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A Pakistani man has had his case for asylum rejected by the High Court even though he feared persecution back home for his homosexuality.
The court on Wednesday ruled that the Refugee Review Tribunal's rejection of his claim was not so illogical or irrational that it would give rise to a jurisdictional error.
The 44-year-old man, identified only as SZMDS, arrived in Australia in July 2007 and applied for protection on the basis of his fear of persecution in Pakistan due to his homosexuality.
He was married to a Pakistani woman, with four children, and lived largely in the United Arab Emirates from 2004 before seeking protection in Australia.
The man claimed that while in the UAE he developed an attraction to other men. He began a relationship with another man and eventually a third.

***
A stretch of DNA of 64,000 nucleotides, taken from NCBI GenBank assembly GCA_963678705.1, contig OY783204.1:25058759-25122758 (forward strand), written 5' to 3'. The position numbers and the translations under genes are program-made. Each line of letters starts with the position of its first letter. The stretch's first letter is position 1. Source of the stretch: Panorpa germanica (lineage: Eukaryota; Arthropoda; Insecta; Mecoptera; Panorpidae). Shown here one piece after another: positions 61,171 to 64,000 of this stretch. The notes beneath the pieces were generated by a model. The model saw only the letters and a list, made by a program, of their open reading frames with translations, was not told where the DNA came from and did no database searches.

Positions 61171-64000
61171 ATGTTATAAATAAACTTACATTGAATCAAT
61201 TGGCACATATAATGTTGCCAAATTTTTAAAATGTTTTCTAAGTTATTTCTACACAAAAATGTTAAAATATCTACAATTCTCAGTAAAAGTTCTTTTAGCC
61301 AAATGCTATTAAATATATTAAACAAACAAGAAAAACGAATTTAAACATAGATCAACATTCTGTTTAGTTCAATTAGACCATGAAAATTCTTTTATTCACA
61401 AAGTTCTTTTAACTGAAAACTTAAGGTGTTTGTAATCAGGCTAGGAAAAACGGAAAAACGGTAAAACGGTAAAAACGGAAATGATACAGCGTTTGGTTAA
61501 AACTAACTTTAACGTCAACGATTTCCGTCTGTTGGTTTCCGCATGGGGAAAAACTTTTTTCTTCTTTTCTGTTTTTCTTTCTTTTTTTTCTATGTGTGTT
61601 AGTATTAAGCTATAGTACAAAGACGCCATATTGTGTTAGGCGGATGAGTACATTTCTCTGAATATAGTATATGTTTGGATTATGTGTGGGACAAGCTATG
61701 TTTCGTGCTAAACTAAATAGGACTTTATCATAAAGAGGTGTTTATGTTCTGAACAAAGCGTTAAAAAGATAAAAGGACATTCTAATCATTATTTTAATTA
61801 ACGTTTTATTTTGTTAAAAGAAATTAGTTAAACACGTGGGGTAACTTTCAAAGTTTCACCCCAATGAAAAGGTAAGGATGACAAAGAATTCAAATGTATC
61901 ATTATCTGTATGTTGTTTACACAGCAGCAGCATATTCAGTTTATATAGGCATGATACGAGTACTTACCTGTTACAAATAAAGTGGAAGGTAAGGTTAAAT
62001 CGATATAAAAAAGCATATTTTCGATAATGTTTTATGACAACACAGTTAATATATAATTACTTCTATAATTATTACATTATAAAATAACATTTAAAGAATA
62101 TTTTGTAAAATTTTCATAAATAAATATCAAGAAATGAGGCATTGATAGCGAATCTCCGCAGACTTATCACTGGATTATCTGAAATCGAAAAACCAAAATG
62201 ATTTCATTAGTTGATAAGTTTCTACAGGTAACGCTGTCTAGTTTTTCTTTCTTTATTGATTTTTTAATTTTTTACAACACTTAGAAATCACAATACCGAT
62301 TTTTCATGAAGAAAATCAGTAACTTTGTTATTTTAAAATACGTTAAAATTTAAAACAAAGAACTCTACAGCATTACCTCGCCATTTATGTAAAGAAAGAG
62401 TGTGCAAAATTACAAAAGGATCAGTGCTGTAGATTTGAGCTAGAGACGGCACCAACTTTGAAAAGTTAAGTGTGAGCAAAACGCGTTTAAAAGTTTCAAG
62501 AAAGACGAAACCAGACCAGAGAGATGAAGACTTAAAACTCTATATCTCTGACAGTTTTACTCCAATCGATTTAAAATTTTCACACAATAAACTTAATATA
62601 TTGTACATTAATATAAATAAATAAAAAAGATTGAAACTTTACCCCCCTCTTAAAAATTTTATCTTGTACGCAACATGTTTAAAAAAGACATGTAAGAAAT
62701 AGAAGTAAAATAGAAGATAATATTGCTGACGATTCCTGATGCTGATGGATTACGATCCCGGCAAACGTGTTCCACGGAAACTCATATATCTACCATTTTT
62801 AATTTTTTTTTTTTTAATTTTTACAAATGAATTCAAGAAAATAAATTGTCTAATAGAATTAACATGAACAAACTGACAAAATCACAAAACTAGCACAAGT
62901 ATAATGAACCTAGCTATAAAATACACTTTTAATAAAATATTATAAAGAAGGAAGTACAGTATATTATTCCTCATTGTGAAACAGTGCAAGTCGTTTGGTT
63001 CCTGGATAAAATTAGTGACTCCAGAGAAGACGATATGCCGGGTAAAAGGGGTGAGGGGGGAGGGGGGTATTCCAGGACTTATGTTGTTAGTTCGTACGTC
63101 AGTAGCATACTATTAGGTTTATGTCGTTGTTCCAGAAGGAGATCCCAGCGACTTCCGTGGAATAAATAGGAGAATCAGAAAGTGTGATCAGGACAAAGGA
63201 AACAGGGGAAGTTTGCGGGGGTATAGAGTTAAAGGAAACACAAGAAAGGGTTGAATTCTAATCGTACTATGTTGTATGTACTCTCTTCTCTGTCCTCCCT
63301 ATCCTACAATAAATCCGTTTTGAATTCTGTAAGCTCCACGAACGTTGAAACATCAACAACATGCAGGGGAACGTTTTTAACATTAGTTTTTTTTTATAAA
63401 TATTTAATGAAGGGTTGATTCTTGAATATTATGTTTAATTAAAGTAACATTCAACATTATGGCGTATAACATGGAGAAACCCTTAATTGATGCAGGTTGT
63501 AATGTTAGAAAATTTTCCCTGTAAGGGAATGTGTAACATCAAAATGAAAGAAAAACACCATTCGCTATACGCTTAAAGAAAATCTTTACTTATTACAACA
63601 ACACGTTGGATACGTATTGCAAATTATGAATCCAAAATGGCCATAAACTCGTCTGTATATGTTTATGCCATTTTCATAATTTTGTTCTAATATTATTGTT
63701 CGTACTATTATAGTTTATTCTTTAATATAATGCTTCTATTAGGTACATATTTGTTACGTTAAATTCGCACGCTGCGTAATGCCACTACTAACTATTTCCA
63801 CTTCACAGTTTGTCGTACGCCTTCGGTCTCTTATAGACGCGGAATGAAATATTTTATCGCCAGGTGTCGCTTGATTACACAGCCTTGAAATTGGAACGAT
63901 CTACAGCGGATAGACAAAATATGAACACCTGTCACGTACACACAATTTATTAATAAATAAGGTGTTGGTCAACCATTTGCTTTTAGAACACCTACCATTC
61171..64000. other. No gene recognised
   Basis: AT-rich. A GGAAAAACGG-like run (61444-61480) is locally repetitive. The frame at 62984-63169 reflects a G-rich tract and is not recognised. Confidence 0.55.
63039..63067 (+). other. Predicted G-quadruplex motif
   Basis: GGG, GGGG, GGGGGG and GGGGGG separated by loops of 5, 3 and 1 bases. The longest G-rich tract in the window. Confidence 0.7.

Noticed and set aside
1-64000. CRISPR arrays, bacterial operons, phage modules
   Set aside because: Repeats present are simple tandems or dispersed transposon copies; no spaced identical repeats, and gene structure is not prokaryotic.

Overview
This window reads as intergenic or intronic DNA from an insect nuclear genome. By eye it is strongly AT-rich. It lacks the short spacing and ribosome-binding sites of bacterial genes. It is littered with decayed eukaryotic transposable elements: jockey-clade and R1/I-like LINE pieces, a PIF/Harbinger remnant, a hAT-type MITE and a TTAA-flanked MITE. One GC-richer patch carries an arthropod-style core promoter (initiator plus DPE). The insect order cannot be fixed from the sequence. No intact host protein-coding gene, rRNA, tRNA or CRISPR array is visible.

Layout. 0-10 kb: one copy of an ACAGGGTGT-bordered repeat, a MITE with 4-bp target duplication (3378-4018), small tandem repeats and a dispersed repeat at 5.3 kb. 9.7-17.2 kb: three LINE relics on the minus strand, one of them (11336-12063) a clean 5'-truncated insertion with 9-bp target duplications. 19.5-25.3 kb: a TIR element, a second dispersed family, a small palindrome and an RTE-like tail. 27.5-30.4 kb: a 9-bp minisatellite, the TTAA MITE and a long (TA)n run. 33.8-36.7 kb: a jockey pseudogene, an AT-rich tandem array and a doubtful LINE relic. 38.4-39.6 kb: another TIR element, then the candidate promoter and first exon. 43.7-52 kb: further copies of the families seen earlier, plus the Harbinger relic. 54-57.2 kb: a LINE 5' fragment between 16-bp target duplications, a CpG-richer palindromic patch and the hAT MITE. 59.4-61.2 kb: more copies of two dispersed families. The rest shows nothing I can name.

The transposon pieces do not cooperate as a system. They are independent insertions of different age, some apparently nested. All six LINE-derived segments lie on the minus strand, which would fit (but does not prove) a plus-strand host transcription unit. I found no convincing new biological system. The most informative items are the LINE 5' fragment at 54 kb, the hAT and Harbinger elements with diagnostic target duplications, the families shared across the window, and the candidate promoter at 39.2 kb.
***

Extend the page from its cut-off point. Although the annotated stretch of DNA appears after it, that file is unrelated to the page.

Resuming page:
The relationship ended after the third man bashed and threatened the other two when confronted over certain issues.
The tribunal was not satisfied SZMDS was in fact homosexual or fearing of persecution.
He had returned to Pakistan for three weeks in May-June 2007 and failed to seek asylum when he briefly visited the United Kingdom in 2006.
It found that was inconsistent with his claim to fear persecution in Pakistan.
The Federal Court ruled in his favour, finding the tribunal fell into jurisdictional error, but an appeal to the High Court by Immigration Minister Chris Evans was successful.
By majority, the court found that it was open to the tribunal to reject the man's claimed fear of persecution on the grounds that it did.
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